AllFactory will partner with businesses related to food production, especially those looking for engineered solutions to specific problems. In fact, one such conversation, with a U.S. company that develops aquaponics systems, inspired Ahmad’s recent purchase – a small drone.

“Their problem was related to broad-based pollination,” he says about the company’s dilemma. How do indoor plant systems pollinate? “That is a big issue in aquaponics or hydroponics systems. Because you cannot bring in bees.”

The agriculture industry is no stranger to data collection. Gathering information about soil, sky, routines and yields has long been part of the farming rhythm. During an early-morning Zoom meeting in January that included academia, government agencies and agriculture industry stakeholders, Shazan Jabbar, ’16 MSc, was pitching the benefits of turning those rhythms into algorithms.

Jabbar is a scientist who specializes in machine learning. He’s hoping to drum up interest in a new program from the Alberta Machine Intelligence Institute (Amii) that aims to help the ag industry explore the potential of AI. To make his point in the Zoom meeting, Jabbar demonstrated a German-made app called Plantix, in which a farmer takes a picture of a poorly growing plant and the app identifies whether it is suffering from disease, pests or nutrient deficiencies.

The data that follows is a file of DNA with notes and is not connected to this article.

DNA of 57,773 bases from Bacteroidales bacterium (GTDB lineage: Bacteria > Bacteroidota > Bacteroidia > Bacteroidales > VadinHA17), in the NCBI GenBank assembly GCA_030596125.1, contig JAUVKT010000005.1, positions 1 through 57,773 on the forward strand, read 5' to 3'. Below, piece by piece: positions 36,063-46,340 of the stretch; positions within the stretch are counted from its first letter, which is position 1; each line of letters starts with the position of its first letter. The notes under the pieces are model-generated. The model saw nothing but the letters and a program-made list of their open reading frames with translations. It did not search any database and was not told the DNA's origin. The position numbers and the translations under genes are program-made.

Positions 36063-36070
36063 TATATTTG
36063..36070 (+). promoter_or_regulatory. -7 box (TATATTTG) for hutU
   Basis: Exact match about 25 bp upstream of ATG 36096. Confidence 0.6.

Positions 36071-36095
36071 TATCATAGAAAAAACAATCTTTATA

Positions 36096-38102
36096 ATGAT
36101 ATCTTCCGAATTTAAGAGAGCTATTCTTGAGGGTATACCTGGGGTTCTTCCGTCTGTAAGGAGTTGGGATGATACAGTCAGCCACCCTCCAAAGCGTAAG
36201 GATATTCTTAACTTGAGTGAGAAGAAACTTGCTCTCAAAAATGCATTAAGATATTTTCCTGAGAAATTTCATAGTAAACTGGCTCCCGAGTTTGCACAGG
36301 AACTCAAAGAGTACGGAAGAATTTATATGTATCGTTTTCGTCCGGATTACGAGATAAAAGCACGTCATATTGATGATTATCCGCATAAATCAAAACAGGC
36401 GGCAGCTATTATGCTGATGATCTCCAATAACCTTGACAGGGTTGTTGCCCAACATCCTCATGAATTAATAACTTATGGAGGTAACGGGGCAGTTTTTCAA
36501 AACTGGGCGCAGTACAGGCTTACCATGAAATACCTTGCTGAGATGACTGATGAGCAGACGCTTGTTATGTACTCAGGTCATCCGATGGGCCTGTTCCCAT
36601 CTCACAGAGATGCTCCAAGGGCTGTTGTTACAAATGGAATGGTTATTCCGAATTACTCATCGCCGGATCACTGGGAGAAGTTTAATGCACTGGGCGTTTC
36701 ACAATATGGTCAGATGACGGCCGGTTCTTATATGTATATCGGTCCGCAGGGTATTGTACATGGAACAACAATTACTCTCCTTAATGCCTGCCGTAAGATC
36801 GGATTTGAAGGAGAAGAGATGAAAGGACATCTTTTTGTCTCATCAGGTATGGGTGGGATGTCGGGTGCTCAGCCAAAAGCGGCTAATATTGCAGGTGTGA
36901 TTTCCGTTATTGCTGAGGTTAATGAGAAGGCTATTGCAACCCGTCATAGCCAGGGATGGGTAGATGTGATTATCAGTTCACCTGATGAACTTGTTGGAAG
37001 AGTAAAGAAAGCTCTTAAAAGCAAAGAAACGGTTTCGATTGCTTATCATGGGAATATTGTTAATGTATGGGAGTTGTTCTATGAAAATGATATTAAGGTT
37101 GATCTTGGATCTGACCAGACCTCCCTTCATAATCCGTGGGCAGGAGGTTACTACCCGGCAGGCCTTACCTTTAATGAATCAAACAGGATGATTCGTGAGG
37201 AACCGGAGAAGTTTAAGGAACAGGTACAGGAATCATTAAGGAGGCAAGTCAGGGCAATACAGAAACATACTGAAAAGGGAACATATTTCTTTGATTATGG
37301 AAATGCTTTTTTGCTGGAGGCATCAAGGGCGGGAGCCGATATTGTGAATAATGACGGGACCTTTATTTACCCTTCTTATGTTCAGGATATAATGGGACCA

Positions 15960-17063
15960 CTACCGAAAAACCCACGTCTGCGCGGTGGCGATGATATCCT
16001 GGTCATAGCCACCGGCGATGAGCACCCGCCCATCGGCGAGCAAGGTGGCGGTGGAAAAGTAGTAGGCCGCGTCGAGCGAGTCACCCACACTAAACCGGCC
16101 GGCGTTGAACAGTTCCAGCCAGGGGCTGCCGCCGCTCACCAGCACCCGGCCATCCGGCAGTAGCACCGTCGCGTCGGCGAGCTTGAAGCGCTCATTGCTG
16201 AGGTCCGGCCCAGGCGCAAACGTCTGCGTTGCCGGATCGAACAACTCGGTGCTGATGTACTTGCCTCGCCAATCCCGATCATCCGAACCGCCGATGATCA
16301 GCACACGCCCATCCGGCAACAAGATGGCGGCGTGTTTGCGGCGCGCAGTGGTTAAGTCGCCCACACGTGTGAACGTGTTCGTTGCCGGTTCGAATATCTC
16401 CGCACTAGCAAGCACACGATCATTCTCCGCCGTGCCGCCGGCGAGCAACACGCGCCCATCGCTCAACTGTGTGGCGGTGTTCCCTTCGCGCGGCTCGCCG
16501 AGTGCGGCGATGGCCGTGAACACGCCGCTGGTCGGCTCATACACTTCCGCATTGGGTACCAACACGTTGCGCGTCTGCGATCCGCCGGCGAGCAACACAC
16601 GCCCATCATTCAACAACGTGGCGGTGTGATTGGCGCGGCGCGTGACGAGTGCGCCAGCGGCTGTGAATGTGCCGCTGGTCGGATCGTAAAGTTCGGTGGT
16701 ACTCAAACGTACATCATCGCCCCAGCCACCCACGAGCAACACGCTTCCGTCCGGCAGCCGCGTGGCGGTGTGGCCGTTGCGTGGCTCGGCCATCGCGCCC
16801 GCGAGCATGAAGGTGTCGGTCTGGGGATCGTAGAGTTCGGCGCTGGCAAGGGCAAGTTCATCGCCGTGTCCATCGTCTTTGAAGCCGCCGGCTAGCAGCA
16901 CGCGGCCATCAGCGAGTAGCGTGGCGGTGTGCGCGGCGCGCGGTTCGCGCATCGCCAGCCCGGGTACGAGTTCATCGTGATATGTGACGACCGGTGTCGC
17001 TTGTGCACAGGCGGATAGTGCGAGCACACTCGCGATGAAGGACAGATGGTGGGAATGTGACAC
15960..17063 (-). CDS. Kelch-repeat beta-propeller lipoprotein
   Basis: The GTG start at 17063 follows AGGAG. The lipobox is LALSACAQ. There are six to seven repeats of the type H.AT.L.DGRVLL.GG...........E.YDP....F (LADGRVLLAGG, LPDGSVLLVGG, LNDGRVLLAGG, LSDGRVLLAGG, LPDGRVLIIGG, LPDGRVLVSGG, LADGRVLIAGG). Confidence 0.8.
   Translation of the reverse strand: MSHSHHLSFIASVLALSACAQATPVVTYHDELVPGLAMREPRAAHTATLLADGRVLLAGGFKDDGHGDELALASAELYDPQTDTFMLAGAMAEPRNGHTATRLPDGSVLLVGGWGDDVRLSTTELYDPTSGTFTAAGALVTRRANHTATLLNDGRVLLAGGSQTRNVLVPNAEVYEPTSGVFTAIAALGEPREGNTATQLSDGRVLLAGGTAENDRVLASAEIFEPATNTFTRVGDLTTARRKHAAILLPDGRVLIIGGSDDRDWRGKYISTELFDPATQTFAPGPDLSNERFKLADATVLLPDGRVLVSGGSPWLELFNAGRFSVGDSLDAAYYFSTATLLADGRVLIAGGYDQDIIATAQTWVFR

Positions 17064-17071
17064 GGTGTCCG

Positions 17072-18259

“You must be wondering how this stuff gets built,” Jabbar said to the group. “Mostly it’s just clever algorithms and data. Data in combination with computation.”

Amii’s program, Reducing Emissions through Machine Intelligence (REMI), pairs AI researchers with organizations to figure out how emerging technology can be used to reduce emissions, says Nella Brodett, Amii’s director of investment and partnerships. A version of the program for the energy industry, which had 20 companies participate, was completed in February 2021. This is the first time REMI has been offered to the agriculture sector.